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Now the question - where is the "side bar" in LO? I have latest non-RC 4.2.x and do not see a "side bar" anywhere. Of course it could be a long way off.

As for the dual menu option, well you will really need to be specific about the user has the choice and what they are. It would be nice to be able to choose one than choose the other, without re-installation, if the first one does not work for the user, plus easy to change -i.e. not buried somewhere in a ribbon somewhere.

Yes some users like a more "modern" GUI and/or menu system, but others can get rather lost in it trying to find out how to do things in the "new way". I know we got a lot of users from MSO who did not like the ribbon "system". A lot of MSO users had to be "heavily" retrained to deal with "ribbons". Many businesses did not want to go to the newest version of MSO because they would have to learn the new interface. Some have upgraded while others have not. Some have gone to LO, of those who did not buy into the MSO hype of getting [must get really] the new version every time it came out, and for every computer in "your" company no matter how much it would cost you.

I have not installed any other version, except a trial one, for MSO since MSO 2003 came out. The only reason I did was to read/convert OOXML [.docx and the others] to the 2003 and earlier formats. That was before LO came out. Most times I do not need to do that anymore, but I now have access to MSO2010 so I should be able to use that option instead of a trial, unless it is a MSO file of the newest version[s] beyond what MSO2010 can read "correctly". I tend to convert all .docx files to .doc and .odt. One for the MSO users and the other for me.

On 03/20/2014 11:34 AM, Nagy Ákos wrote:
For this reason is a very good solution to offer two choise, because a lot of people think that the old style is unusable.

2014.03.20. 15:32 keltezéssel, Kracked_P_P---webmaster írta:

I hate MSO ribbon menu system.
I had to work with it last week and it was a battle to find what I needed in Word 2010.

On 03/20/2014 04:43 AM, Nagy Ákos wrote:
Maybe one solution is that make the same think, that do Kingsoft Office.
Kingsoft office, in installation procedure offer two skins:
Classic - with menu, and LO style icons
Ribbon Style - with ribbon menu

and in Ribbon Style offer a Sidebar (Taks Window) too, for styles, shapes, etc.

Professional users, who use menu, templates and advanced formating options, leave the actual desing, and for users who like ribbons, modern design, and local formatting, offer a ribbon menu.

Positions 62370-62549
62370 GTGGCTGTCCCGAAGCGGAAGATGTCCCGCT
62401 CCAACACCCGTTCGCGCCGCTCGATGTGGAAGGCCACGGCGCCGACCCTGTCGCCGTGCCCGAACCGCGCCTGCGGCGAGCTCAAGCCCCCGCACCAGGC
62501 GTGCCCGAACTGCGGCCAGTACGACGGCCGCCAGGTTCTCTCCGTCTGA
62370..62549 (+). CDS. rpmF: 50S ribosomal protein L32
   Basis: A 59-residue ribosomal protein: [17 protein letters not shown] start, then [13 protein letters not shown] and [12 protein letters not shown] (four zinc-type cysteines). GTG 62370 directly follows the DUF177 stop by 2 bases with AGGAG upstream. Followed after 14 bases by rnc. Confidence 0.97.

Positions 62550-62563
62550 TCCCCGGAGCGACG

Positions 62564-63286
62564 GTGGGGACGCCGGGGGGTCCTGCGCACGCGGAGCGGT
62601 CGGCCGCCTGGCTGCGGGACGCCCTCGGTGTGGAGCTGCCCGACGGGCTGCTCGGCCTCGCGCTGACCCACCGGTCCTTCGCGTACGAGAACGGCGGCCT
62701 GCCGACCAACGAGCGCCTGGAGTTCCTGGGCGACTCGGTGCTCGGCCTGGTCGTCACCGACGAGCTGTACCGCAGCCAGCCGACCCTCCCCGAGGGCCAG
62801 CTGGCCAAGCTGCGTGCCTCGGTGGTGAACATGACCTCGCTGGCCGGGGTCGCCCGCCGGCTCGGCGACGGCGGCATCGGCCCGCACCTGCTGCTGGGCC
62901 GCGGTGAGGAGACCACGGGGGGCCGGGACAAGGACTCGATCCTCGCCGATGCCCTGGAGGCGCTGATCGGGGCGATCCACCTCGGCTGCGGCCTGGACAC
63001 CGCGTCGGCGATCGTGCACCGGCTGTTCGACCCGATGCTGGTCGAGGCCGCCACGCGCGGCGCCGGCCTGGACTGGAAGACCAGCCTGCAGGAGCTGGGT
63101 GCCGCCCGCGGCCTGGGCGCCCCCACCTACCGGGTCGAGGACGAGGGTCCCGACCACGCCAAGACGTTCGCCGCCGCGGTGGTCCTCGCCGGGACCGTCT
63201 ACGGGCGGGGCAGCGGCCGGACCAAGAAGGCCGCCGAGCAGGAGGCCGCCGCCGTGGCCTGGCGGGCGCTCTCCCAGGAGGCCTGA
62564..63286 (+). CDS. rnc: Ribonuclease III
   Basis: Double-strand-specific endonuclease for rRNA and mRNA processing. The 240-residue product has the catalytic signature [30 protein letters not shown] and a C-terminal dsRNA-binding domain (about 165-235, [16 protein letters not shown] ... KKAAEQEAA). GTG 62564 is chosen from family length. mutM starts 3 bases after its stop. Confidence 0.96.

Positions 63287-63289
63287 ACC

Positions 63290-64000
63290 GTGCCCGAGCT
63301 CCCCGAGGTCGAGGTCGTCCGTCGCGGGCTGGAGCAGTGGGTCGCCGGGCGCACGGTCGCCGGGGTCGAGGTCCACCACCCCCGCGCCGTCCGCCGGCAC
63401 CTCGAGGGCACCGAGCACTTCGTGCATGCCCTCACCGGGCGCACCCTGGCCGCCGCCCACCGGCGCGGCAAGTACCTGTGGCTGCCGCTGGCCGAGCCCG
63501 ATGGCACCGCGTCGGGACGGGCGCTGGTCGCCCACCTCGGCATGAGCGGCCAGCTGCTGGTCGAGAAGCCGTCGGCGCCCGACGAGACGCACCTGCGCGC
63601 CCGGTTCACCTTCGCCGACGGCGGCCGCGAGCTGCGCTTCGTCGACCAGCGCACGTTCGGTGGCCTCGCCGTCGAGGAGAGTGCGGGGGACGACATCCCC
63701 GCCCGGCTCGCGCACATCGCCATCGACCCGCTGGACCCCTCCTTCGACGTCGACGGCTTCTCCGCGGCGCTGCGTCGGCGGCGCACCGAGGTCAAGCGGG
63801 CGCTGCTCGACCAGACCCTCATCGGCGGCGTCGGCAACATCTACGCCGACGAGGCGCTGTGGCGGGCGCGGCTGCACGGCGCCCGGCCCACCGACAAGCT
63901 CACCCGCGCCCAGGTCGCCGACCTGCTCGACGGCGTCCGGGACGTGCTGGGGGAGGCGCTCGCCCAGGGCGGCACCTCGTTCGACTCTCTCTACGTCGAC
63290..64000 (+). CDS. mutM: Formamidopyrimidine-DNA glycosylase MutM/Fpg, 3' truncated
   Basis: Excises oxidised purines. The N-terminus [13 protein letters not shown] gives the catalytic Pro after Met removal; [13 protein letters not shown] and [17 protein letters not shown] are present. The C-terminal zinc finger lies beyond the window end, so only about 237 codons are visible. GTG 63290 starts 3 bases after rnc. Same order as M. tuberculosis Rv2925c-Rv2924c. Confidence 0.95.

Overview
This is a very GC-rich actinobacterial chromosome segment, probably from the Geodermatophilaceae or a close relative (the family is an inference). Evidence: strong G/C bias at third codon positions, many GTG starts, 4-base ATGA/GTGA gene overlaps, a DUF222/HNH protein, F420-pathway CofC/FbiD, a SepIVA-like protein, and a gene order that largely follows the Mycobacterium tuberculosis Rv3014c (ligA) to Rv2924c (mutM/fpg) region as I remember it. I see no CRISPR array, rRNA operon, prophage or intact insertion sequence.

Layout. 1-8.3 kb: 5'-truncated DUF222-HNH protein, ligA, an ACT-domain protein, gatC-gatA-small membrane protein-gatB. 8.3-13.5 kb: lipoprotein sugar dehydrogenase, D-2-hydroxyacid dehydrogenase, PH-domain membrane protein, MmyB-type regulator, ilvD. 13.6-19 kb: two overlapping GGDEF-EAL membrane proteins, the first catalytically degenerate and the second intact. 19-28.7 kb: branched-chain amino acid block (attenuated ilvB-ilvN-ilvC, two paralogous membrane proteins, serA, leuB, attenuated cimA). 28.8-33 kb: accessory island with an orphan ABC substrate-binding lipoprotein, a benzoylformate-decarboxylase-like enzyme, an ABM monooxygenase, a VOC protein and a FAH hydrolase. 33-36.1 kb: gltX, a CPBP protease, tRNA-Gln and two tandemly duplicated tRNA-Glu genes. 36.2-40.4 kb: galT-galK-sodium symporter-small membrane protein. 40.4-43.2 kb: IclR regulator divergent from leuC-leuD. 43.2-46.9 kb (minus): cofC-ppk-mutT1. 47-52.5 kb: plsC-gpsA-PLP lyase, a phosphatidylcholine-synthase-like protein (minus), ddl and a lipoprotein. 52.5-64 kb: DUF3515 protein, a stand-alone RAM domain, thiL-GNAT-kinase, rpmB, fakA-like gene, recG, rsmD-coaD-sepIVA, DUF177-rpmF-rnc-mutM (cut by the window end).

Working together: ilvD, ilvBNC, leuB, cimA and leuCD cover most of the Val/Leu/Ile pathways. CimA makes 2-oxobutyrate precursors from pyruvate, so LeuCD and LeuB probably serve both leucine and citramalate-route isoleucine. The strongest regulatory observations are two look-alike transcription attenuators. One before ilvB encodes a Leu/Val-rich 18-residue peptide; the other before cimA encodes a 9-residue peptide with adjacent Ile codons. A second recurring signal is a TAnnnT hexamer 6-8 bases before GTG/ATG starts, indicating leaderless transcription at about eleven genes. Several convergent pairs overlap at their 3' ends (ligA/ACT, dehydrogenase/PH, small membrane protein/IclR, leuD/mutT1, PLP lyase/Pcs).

2014.01.28. 18:06 keltezéssel, Mirek M. írta:
Hi guys,
Ever since we've adopted the sidebar, we've had issues with duplicate
panels [1]. Worse yet, the sidebar brings yet another UI element to look through for commands. This might not sound like a big problem, but this makes our already hard to use UI even harder to use, and is bound to get
worse as the sidebar develops.

I'd recommend to read through the usability problems Microsoft found with
its Office task pane (which was very much like our sidebar): .

So what should we do?

I've been a big advocate of having a single place where to look for
commands. (That, by the way, is the single biggest advantage the Ribbon brought to MS Office [2].) In our case, that place would be the toolbar.

My proposed solution would be to split the sidebar into individual panels (e.g. Properties, Formulas, Custom Animation, Slide Transition, etc.) and add buttons for launching them to the relevant toolbars. This would not only solve the problems of panel duplication [1], but it would also add context to the individual panels. For example, the Slide Layout and Slide Transition buttons would appear in the Slide toolbar. The Functions pane
could appear when clicking the functions button in the formula bar.
Properties could easily replace all the toolbar buttons that currently
point to the relevant formatting dialogs. And we already have buttons for
Styles, the Gallery, and the Navigator.

In any case, it's imperative that we do something about the problem. We
can't afford to dig ourselves even further in terms of UX.

[2] "The Ribbon is the starting point for all functionality." --

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